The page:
$$\begin{aligned} \mathrm {Asym} \left\{ C_2 \right\}= & {} f^{b_1 b_2 d} \left( f^{da_2 e}f^{ea_1 c}-f^{da_1 e}f^{ea_2 c}\right) \nonumber \\= & {} -f^{a_1 a_2 e} f^{ecd} f^{db_1 b_2}\ . \end{aligned}$$
(31)
Fig. 4

Cut amplitudes with vertices \(\Gamma _{\mathrm{R}\rightarrow \mathrm{RRG}}\) and \(\Gamma _{\mathrm{R}\rightarrow \mathrm{RRRG}}\)

Fig. 5

Typical cut amplitudes with vertex \(\Gamma _{\mathrm{R}\rightarrow \mathrm{RRG}}\) and rescattering

Fig. 6

Typical cut amplitudes with pure rescattering

The final result for the total vertex is
$$\begin{aligned} \Gamma =\frac{f^{a_1 a_2 e} f^{ecd} f^{db_1 b_2}}{q_{1+}r_{1-}} \left( -2 (e,q_{1}+q_{2})_{\perp } +2\frac{(pe)_{\perp }}{p^2_{\perp }}\,(q_1+q_2)^2_{\perp } \right) , \end{aligned}$$
(32)
which can be rewritten as
$$\begin{aligned} \Gamma _{\mathrm{RR}\rightarrow \mathrm{RRG}}= & {} 2f^{a_1a_2e}f^{ecd}f^{db_1b_2}\nonumber \\&g^3(q_1+q_2)_\perp ^2L(p,r_1+r_2)\frac{1}{q_{1+}r_{1-}}. \end{aligned}$$
(33)

4 The inclusive cross-sections in hA and AA collisions at small \(p_\pm \)

4.1 hA collisions

As we have seen the vertices for gluon production in the interaction of reggeons drastically simplify in the region of small longitudinal momenta of the produced gluon. At first sight it promises to facilitate calculation of the physical observables, such as inclusive cross-sections in the collision of composite particles, e.g. deuterons. However, we shall discover that while such a facilitation certainly takes place, the resulting cross-sections vanish in this region.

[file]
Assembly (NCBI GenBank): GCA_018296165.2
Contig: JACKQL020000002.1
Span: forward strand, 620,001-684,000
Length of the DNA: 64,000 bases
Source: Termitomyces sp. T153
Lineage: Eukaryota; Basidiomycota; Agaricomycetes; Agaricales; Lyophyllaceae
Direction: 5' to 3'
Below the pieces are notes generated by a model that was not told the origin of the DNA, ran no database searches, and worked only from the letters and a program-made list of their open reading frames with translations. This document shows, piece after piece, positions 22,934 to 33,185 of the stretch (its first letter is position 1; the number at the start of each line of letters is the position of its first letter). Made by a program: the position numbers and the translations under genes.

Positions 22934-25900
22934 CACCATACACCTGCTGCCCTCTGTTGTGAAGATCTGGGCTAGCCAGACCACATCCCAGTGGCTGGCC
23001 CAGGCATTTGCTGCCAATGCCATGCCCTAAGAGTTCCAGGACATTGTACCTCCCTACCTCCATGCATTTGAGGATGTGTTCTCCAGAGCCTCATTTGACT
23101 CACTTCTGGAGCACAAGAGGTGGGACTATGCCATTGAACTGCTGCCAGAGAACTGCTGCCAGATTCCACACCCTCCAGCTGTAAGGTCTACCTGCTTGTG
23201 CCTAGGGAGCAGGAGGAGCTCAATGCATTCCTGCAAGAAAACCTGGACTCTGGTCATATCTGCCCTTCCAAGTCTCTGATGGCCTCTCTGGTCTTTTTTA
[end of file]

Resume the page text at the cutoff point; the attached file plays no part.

We start with hA collisions. We recall that the inclusive cross-section from the double scattering of an elementary projectile is given by the formula
$$\begin{aligned} I_A(p,y)\equiv & {} \frac{2(2\pi )^3\mathrm{d}\sigma }{\mathrm{d}y \mathrm{d}^2p\mathrm{d}^2b}\nonumber \\= & {} \frac{A(A-1)}{4\pi k_+s} \int \mathrm{d}z_1\mathrm{d}z_2 \mathrm{d}\epsilon \cos \left( \epsilon m(z_1-z_2)/k_+\right) \nonumber \\&\mathrm{Im}\,H(p,\epsilon )\rho (b,z_1)\rho (b,z_2), \end{aligned}$$
(34)
where \(s=2k_+^2\) is the c.m. energy squared, \(\rho (b,z)\) is the nuclear density, \(H(p,\epsilon )\) is the high-energy part of the amplitude left after separating the nuclear factor, p is the momentum of the emitted particle (gluon) and \(\epsilon \) is the ”-” component of the momentum transferred to one of the scattering centers, both in the c.m. system. The naive Glauber approximation follows if
$$\begin{aligned} \mathrm{Im}\,H=2\pi \delta (\epsilon )F(p). \end{aligned}$$
(35)
In this case one gets
$$\begin{aligned} I_A(p,y)=\frac{A(A-1)}{2k_+s}T^2(b)\,F(p). \end{aligned}$$
(36)
The high-energy part H can be found from the scattering amplitude cut to select the observed emitted gluon in the intermediate state. Due to the famous AGK cancelations the gluon can either be emitted from the incoming pomeron or from the cut triple pomeron vertex. The emission from the pomeron is well known. Here we are interested in the emission from the cut triple pomeron vertex which contains the convolutions of vertices \(\Gamma _{\mathrm{R}\rightarrow \mathrm{RG}}\), \(\Gamma _{\mathrm{R}\rightarrow \mathrm{RRG}}\) and \(\Gamma _{\mathrm{R}\rightarrow \mathrm{RRRG}}\) shown in Fig. 4. Apart from this contribution which comes exclusively from the production vertices \(\Gamma \), the high-energy part includes numerous diagrams where one or two reggeons do not interact (”rescattering contribution”) illustrated in Figs. 5 and 6. In these figures only typical diagrams are shown. We also do not indicate how the outgoing reggeons are coupled to the two colorless targets. This coupling may be different and follows the pattern of Fig. 4.
Fig. 7

Typical amplitudes with the coupling to the nuclear target explicitly shown